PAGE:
An international conference, "One Decade After Chernobyl: Summing Up the Consequences of the Accident," held in Vienna in April 1996, found that few deaths had resulted from the accident. The conference was sponsored by the European Commission, the World Health Organization and the International Atomic Energy Agency and was held in cooperation with several U.N. departments and organizations and the Nuclear Energy Agency of the Organization for Economic Cooperation and Development.

Papers were presented by leading scientists and doctors from Europe and the United States. The conference report states that in addition to three immediate deaths resulting from the accident, acute radiation syndrome (ARS) was diagnosed in 134 cases of the 237 occupationally exposed cleanup workers. Of these, 28 died soon after. Of the remaining 106 with ARS, only 14 died in the 10 years following the accident. The report states that thyroid cancer in children under the age of 15 was the only cancer that was shown to have increased in areas of heavy fallout.

More than 2 million children under age 15 lived in the affected area at the time of the accident. A total of 565 were diagnosed later with thyroid cancer, but only three of them died from it. The conference secretariat reported: "Apart from thyroid cancer, there has been no statistically significant deviation in the incidence rates of other cancers attributable to radiation exposure due to the accident. In particular, to date no consistent attributable increase has been detected in the rate of leukemia… ." This is a far cry from the 55,000 deaths claimed in your article.

REED IRVINE

Chairman

Accuracy in Media

Washington

A wall between columnist and Jefferson

Balint Vazsonyi insists that we need to put God back into the government ("How much longer under God?" Commentary, June 13). It is true, as Mr. Vazsonyi says, that the phrase "separation of church and state" does not appear in the Constitution.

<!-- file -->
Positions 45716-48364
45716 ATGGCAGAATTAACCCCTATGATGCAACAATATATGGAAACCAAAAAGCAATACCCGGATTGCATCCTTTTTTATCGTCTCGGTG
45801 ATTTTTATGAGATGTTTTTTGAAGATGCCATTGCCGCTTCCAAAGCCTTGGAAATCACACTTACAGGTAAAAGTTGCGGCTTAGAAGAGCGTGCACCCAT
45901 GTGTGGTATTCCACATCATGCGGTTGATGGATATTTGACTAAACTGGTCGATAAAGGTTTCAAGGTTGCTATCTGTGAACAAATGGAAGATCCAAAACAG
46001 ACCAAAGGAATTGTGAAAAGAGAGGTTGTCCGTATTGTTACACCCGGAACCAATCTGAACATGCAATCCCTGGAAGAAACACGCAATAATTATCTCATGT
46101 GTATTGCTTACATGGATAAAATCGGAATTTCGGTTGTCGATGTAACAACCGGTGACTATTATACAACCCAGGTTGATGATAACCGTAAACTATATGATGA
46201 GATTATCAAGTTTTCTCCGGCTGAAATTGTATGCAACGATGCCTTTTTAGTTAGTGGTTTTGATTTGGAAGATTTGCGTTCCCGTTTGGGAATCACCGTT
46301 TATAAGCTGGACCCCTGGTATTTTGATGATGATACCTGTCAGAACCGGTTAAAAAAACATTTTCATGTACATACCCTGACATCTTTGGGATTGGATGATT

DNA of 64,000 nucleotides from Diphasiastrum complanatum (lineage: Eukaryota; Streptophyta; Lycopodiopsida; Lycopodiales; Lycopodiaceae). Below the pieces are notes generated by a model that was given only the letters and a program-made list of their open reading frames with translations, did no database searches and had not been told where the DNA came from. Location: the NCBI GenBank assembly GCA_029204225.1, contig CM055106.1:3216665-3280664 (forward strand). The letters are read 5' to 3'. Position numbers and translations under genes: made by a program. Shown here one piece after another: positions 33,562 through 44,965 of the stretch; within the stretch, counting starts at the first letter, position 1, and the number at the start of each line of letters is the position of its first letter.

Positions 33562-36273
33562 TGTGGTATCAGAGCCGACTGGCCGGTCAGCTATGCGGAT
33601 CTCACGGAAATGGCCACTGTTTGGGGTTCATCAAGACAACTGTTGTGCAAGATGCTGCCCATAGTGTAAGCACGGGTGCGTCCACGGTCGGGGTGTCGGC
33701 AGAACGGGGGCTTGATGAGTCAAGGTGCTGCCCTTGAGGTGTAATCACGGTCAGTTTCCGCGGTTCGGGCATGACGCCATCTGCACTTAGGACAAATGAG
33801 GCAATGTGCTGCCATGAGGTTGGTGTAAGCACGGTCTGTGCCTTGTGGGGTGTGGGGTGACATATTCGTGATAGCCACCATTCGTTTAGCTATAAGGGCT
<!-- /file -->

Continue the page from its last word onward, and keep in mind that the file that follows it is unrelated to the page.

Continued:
It was Thomas Jefferson, commenting on the Bill of Rights, who said that the First Amendment created a "wall of separation" between church and state. Yes, that Thomas Jefferson the same one who said, "I tremble for my country when I reflect that God is just." These are not the comments of a man who sees God as having a role in government.

In reading Mr. Vazsonyi's column, I cannot help but think that he, as a conservative, is doing to the First Amendment what many conservatives accuse gun-control advocates of doing to the Second Amendment: overanalyzing it in an attempt to subvert it and "prove" that the amendment doesn't really mean what it says.

PARRISH S. KNIGHT

Silver Spring

Metro racing down the wrong track

During the more than 20 years I have lived in the Washington area, I have been impressed with the Metro transit system and believed it was one of the truly bright spots in our community. It always has been clean, reliable, predictable and safe. I always use Metro whenever possible to accomplish my business and pleasure trips in and around the city.

In the past few months, however, it appears that Metro has become as dysfunctional as many of the other public-service elements in Washington. Metro's absence of leadership and complete lack of attention to detail ultimately will result in a catastrophic accident.

In Metro's latest incident, we again read that employees in the operations center directed certain unsafe actions ("Violation of Metro safety rules led to runaway train," June 12).

The remedy was to suspend the train drivers while failing to discipline the operations center personnel responsible for the incident. It appears to this rider that Metro needs a new chief operating officer and that every employee in the operations center needs to undergo retraining and re-certification before any of them are permitted to resume their operational duties.

GREG MASON

Manassas

Conservatives should fight for good child care

In his thoughtful column "Child care for cutting crime?" (Commentary, June 1), Benjamin Tyree writes, "Conservatives need to get involved in this issue." I am a conservative in my 17th year as an elected Republican sheriff. I am involved with fighting crime every day, and I see boosting funding to help at-risk children get Head Start and decent child care as just common-sense conservatism.

Most children under age 6 are in households where both parents are in the work force. One child in four lives with one parent. Decent child care for two children easily can cost $12,000 a year much more than many working families can pay.

Studies clearly prove that failing to help working parents get good child care for at-risk children can quintuple our risk that children will grow up to victimize us (see www.fightcrime.org). This costs the lives of thousands of crime victims and squanders billions of taxpayer dollars we then must spend on crime and prisons.

That is why the 10,000 members of the National Sheriff's Association and dozens of other law enforcement organizations say elected officials should assure that all families have access to good educational child care.

PATRICK J. SULLIVAN JR.

Littleton, Colo.

Patrick Sullivan is sheriff of Arapahoe County, Colo.